B-47 Stratojet Association


Chapter 27

 

The CL-52/B-47B

 

CL-52/B-47B

 


 

In spite of the large numbers of B-47s built, none of them ever ended up in the service of foreign air forces. There is, however, one significant exception, a B-47 loaned to the Royal Canadian Air Force as a flying testbed for the Orenda Iroquois turbojet. 


In 1956, the USAF loaned B-47B serial number 51-2059 to the Royal Canadian Air Force for use as a flying test bed for the 20,000 lb. static thrust Orenda Iroquois turbojet. A pair of Iroquois engines were to power the projected Avro CF-105 Arrow long-range interceptor, which was currently under development in Canada. After delivery, the RCAF turned the plane over to Canadair, Ltd. to complete the required modifications. A separate pod for the test engine was installed on the starboard side of the rear fuselage underneath the horizontal tail. The pod was 30 feet long and about six feet in diameter. The company assigned its own model number of CL-52 to the project. The CL-52/B-47B flew in RCAF markings, but retained the last three digits of its USAF serial number, which followed the prefix "X" to become the RCAF serial number. 


The CL-52 spent a total of 31 hours in the air with the Iroquois engine.

The first five Arrows (RCAF serials 25201 through 25205) were all powered by Pratt and Whitney J75 turbojets for the initial flight tests. The first Iroquois-powered Arrow was to be number 25206, which was being readied for its first flight when the entire Arrow/Iroquois project was canceled by the Canadian government on February 20, 1959.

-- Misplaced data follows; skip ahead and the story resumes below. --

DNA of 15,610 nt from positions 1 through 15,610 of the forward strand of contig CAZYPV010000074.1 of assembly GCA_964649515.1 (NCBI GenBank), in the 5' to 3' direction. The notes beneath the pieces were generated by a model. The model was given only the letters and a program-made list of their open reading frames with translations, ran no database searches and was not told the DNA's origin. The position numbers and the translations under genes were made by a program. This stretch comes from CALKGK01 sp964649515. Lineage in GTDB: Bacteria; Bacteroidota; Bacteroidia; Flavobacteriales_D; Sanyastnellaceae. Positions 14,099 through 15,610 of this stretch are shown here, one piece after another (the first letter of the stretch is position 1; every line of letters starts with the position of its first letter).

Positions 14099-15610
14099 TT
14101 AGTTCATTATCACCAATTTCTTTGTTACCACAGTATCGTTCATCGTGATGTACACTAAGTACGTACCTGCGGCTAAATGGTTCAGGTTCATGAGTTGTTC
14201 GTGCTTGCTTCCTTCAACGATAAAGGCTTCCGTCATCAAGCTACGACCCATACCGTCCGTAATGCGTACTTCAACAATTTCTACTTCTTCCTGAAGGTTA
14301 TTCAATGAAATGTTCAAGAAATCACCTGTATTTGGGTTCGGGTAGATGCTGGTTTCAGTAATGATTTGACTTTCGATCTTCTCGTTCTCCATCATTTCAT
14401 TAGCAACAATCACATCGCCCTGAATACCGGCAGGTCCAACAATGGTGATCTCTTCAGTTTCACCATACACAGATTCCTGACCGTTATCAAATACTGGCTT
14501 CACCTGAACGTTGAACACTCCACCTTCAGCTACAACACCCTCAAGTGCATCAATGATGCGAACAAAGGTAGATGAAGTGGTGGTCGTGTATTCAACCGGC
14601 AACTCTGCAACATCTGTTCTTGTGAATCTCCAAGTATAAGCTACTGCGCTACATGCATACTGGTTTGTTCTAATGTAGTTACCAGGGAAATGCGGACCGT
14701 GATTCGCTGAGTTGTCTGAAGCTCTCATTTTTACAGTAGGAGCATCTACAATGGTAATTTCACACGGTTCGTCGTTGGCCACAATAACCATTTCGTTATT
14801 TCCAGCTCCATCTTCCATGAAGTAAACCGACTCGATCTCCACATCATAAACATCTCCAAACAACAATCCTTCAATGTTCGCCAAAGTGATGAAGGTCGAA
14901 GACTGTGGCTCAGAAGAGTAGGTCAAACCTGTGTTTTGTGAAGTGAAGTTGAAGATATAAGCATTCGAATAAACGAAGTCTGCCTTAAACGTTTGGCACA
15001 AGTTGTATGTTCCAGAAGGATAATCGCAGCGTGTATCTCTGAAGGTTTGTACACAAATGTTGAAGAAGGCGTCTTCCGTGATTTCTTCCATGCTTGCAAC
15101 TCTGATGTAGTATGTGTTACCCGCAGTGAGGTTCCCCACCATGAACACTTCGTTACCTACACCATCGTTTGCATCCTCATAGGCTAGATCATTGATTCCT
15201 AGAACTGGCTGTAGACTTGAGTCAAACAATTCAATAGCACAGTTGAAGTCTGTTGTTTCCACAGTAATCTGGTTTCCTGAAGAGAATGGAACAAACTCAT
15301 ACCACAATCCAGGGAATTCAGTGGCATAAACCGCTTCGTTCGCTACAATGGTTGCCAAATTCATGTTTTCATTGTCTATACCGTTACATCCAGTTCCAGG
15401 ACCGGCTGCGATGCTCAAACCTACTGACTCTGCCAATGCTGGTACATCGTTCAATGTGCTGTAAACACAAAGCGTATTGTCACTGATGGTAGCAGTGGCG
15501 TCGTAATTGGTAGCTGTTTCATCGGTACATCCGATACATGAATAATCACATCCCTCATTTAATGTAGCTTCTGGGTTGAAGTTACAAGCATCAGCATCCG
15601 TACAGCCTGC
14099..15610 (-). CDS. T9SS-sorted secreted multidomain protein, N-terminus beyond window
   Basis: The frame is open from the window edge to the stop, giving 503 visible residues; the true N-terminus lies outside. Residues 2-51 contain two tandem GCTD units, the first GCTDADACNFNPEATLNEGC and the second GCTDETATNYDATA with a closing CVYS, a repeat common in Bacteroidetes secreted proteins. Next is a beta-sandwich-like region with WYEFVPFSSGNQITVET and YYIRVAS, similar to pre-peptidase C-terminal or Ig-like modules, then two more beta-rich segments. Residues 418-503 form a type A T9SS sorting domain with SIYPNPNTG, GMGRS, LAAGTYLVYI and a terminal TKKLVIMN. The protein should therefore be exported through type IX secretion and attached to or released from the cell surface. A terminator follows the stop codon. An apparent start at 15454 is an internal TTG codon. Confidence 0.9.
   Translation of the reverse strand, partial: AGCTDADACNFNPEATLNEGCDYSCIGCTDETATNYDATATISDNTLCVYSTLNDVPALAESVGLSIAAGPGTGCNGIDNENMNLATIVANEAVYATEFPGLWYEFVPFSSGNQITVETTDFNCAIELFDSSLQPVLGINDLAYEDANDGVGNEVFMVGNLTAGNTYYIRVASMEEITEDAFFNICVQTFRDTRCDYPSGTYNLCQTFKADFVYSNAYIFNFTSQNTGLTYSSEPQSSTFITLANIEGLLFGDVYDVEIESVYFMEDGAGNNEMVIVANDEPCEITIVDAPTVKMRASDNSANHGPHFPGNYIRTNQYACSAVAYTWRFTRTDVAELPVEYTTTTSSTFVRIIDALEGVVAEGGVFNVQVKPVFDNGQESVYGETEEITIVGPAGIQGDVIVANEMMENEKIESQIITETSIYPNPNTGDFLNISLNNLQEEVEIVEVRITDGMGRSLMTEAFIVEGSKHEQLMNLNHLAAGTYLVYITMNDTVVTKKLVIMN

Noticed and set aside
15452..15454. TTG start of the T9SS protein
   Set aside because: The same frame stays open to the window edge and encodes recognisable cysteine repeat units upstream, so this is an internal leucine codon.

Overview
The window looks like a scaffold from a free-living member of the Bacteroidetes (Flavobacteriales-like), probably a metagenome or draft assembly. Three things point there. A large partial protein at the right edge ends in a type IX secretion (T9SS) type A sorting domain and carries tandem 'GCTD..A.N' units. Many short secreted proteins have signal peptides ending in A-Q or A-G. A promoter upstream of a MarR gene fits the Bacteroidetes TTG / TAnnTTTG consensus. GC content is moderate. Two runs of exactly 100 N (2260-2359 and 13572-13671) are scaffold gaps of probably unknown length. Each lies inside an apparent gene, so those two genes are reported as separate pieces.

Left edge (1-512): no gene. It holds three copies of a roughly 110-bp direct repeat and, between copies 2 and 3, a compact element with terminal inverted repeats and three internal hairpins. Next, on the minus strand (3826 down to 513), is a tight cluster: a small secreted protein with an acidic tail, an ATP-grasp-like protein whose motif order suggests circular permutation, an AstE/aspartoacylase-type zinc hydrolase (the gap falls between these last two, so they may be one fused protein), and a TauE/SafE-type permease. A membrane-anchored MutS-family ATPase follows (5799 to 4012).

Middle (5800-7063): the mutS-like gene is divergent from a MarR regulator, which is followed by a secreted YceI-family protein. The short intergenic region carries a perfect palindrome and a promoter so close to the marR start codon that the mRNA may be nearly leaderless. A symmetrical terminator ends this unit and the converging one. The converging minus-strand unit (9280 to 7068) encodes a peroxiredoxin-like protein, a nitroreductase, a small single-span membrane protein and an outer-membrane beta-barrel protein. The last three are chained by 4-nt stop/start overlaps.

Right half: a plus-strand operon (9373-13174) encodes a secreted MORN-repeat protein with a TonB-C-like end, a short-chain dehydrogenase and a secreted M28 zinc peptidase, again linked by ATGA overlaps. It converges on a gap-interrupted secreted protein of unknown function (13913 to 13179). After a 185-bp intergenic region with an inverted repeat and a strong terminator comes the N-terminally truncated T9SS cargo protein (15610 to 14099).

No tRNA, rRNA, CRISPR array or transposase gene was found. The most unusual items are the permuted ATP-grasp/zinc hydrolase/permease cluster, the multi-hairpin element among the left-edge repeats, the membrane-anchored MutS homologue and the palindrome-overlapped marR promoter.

Following cancellation of the Arrow/Iroquois program, all Arrow airframes were ordered to be scrapped, including those in partially-completed state on the production line. All that survives today is the front end of Arrow 25206 plus a couple of outer wing panels on display at the National Aviation Museum of Ottawa. A pair of Iroquois engines still survive, one in the National Aviation Museum and the other at the Canadian Warplane Heritage Museum in Hamilton, Ontario.

After the termination of the Arrow/Iroquois program, the Iroquois engine was removed from the CL-52 and the aircraft was returned to the USA. The plane was scrapped at Davis-Monthan AFB shortly thereafter.

 

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